When Jesus came to Israel and revealed himself as God’s son, it cost him his life. It was not the secularists or liberal Romans who felt most threatened by his claims, it was the religious people. The “church” goers. The religious elite. The God-believers. Their established view of God did not allow Jesus to be the Messiah, and when he presented himself as such—as God’s very son, they viewed it as “fake news” and believed it was their duty to resist him.
Today, some God-followers in America want us to believe that our greatest enemies are secularists, humanists, and liberals. They have crafted a doctrinal alliance that presents specific issues that they claim need to be destroyed (i.e. abortion, feminism, homosexuality, and socialism). Their argument is that God needs Christians everywhere to unite against these evils, and that if we don’t, God will punish America for her sins.
It is interesting that Jesus never gave such a mandate to the early church, and there is no such directive found anywhere in Scripture. The assignment that Jesus gave the disciples before his departure was,
“Go out and train everyone you meet, far and near, in this way of life, marking them by baptism in the threefold name: Father, Son, and Holy Spirit. Then instruct them in the practice of all I have commanded you. I’ll be with you as you do this, day after day after day, right up to the end of the age” (Matthew 28:19-20, The Message).
The focus of the mission was, and still is, heart transformation, not of ridding our culture or the world of evil. The present fascination that some Christians have with politics is luring them away from the very work they’re called to do. Personal conversion and deliverance from the power of sin is what we need. To a large extent, when hearts are made right, many of the problems that plague us as a culture diminish as well. Yet, Christians will continue to be the recipients of persecution and misunderstanding till the end of time. This should not be surprising. Jesus said,
“I have told you all this so that you may have peace in me. Here on earth you will have many trials and sorrows. But take heart, because I have overcome the world” (John 16:33, NLT).
Being God-like got Jesus killed, and being like Jesus is certain to bring us trouble, to some degree. It comes with the territory. Jesus said,
“My Kingdom is not an earthly kingdom. If it were, my followers would fight to keep me from being handed over to the Jewish leaders. But my Kingdom is not of this world” (John 18:36, NLT).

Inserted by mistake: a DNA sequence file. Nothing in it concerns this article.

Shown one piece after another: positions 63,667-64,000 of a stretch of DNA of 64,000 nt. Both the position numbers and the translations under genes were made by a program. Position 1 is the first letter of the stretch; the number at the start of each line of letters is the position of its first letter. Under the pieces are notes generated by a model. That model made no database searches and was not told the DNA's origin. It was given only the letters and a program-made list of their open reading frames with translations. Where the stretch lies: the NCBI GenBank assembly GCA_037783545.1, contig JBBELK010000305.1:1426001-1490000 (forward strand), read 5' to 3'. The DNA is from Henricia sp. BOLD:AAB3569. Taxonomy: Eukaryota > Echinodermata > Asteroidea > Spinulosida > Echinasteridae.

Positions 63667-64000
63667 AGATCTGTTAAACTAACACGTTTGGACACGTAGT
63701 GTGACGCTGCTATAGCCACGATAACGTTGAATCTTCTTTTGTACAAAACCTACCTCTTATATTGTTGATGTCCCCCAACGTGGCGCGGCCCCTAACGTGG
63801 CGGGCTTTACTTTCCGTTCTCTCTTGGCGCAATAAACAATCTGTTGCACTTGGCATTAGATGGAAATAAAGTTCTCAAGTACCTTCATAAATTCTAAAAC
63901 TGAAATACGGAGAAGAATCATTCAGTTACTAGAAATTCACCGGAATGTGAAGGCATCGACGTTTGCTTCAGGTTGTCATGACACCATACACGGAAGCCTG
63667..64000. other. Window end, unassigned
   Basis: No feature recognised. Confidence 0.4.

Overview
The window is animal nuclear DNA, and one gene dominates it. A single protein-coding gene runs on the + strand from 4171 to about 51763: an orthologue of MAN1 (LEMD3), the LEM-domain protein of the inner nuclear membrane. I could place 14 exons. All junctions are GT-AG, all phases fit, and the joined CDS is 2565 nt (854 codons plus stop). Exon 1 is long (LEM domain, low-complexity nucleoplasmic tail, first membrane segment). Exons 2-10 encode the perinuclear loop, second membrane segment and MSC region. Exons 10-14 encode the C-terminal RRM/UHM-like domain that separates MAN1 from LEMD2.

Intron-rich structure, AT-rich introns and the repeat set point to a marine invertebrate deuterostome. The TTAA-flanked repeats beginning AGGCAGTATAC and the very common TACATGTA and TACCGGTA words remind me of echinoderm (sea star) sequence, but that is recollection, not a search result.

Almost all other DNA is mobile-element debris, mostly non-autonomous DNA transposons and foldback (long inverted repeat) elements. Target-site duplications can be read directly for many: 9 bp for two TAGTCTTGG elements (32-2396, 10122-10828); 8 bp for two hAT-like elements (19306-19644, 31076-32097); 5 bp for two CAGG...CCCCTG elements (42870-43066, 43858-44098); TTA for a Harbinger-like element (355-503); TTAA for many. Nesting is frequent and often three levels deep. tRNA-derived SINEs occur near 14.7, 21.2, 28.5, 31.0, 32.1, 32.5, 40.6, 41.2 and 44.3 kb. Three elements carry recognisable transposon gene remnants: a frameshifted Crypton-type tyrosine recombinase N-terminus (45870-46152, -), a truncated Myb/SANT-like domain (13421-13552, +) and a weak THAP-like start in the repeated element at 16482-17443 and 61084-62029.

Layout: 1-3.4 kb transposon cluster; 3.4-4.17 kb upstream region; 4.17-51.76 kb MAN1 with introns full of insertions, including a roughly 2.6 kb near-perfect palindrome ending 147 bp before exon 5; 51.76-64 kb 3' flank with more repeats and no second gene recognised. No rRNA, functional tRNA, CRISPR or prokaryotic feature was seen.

Does this mean we should not try to make the world a better place? Of course not! It means that when we are in harmony with God, the Mustard-seed-effect kicks in and God’s influence is diffused through us to others. As a result we are motivated to feed the hungry, prevent violence against women and children, reduce poverty, visit the sick and more. Jesus explained that his followers were to make people thirsty for God by their acts of kindness and compassion.
“Do to others whatever you would like them to do to you. This is the essence of all that is taught in the law and the prophets” (Matthew 7:12, NLT).
Following Jesus is risky because we live in “occupied territory.” The apostle Peter said, “Stay alert! Watch out for your great enemy, the devil. He prowls around like a roaring lion, looking for someone to devour. Stand firm against him, and be strong in your faith. Remember that your family of believers all over the world is going through the same kind of suffering you are” (1 Peter 5:8-9, NLT).
It was the “church” who killed Jesus. And the time will come when some “Christians” will again feel justified in killing those who don’t accept their version of “truth.”
Contrast this with John’s observation,
“If anyone claims, ‘I am living in the light,’ but hates a Christian brother or sister, that person is still living in darkness” (1 John 2:9, NLT).
For the Christian, the final proof of authenticity is not which church they belong to, or even which doctrines they believe. The devil knows the truth, yet it has not changed him for the better. It is possible to believe all of the right things for the wrong reasons.
“The Anarchist’s coming is all Satan’s work. All his power and signs and miracles are fake, evil sleight of hand that plays to the gallery of those who hate the truth that could save them. And since they’re so obsessed with evil, God rubs their noses in it—gives them what they want. Since they refuse to trust truth, they’re banished to their chosen world of lies and illusions” (2 Thessalonians 2:11, The Message).
This doesn’t have to be. We can journey to a place of healing and joy if we accept the provision that God has made for us through his son, Jesus.
“When the Spirit of truth comes, he will guide you into all truth. He will not speak on his own but will tell you what he has heard. He will tell you about the future” (John 16:13, NLT).
Rich DuBose writes from Northern California.
Read more at the source: Following Jesus is Risky
Article excerpt posted on en.intercer.net from Answers for Me.